Generally, a model for time-series forecasting can be written as

where yₜ is the variables to be forecasted (dependent variable, or response variable), t is the time at which the forecast is made, h is the forecast horizon, Xₜ is the variables used at time t to make forecast (independent variable), θ is a vector of parameters in function *g*, and εₜ₊ₕ denotes errors. It is worth noting that the observed data is *uniquely orderly according to the time of observation*, but it doesn’t have to be dependent on time, i.e. time (index of the observations) doesn’t have to be one of the independent variables.

## Some possible properties of time series

**Stationarity**: a stationary process is *a stochastic process, whose mean, variance and autocorrelation structure do not change over time. *It can also be defined formally using mathematical terms, but in this article, it’s not necessary. Intuitively, if a time series is stationary, we look at some parts of them, they should be very similar — the time series is flat looking and the shape doesn’t depend on the shift of time. (A quick check of knowledge: is f(t) = sin(t) a stationary process? It surely isn’t, since it’s not stochastic, stationarity is not one of its properties)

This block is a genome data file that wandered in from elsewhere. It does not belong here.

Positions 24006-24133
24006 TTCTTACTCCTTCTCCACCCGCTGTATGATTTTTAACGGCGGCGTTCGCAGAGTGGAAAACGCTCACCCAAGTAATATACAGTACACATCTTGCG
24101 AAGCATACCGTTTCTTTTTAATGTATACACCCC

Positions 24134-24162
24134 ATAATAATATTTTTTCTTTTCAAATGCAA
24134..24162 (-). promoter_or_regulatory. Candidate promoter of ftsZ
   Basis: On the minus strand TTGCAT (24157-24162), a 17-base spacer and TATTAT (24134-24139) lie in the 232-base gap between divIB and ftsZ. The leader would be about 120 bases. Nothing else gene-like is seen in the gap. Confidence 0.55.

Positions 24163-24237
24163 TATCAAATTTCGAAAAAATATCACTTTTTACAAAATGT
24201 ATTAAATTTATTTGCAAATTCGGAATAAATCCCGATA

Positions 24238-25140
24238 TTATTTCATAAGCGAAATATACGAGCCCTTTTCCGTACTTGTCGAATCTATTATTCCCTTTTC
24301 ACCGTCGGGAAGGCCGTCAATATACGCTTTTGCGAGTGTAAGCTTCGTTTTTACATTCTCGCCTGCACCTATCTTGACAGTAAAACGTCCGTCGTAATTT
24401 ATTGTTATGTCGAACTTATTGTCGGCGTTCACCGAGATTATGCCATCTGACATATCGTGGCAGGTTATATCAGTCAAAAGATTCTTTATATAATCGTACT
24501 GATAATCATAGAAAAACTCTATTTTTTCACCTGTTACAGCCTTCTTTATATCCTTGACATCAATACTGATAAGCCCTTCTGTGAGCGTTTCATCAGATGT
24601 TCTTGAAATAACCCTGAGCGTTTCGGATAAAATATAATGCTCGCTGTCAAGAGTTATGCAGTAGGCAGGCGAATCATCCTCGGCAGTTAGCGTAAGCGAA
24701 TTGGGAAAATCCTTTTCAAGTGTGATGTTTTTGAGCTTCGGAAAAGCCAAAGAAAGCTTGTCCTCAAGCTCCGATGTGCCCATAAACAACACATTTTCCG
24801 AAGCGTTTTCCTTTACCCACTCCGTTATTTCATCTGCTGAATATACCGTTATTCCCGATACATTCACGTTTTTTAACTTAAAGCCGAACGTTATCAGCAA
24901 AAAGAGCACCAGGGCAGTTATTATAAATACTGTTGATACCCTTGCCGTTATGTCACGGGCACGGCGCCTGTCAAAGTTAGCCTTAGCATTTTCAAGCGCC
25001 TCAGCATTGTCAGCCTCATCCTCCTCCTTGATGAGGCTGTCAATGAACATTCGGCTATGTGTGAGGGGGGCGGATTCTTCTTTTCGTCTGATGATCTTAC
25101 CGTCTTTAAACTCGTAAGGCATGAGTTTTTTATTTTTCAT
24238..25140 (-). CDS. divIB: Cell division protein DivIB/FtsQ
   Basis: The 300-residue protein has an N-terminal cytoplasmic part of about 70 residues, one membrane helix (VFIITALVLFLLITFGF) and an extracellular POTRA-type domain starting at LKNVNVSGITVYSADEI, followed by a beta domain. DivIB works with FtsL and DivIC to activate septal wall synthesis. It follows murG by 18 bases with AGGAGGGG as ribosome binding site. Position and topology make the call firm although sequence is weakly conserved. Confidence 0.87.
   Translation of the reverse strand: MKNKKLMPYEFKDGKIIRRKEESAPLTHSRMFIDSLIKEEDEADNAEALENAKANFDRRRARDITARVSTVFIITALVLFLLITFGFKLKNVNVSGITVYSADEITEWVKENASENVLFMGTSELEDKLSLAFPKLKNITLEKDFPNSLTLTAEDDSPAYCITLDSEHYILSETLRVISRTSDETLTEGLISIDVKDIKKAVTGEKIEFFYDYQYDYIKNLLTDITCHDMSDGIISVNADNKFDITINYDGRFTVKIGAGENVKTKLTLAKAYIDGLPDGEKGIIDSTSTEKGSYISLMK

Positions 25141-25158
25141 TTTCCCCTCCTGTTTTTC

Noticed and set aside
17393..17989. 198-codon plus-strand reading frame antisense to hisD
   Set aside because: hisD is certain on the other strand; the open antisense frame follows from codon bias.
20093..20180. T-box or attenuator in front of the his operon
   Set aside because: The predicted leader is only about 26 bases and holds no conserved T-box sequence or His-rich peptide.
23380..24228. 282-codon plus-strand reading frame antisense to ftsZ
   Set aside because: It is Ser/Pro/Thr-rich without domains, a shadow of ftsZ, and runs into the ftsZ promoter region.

Figure 1.1 shows the simplest example of a stationary process — white noise.

The above image Figure 1.2 shows a non-stationary time series. Why is it so? We can see the obvious trend, it means that the variance changes over time. But if we use linear regression to fit a line to it (to capture the trend) and remove the trend the data now has a constant location and variance, but it’s still not stationary because of periodic behavior, which is not stochastic.

When using ARMA to model a time series, one of the assumptions is that the data is stationary.

**Seasonality**: Seasonality is *the property of showing certain variations in a specific time interval that is shorter than a year* (it can be over a different period of course. If we are observing the hourly temperature in a day and collect data over a couple of days, then the period is a day and it can also have seasonality — peaks might appear at 2 or 3 pm. This means we…

Continue reading: https://towardsdatascience.com/deep-understanding-of-the-arima-model-d3f0751fc709?source=rss—-7f60cf5620c9—4

Source: towardsdatascience.com

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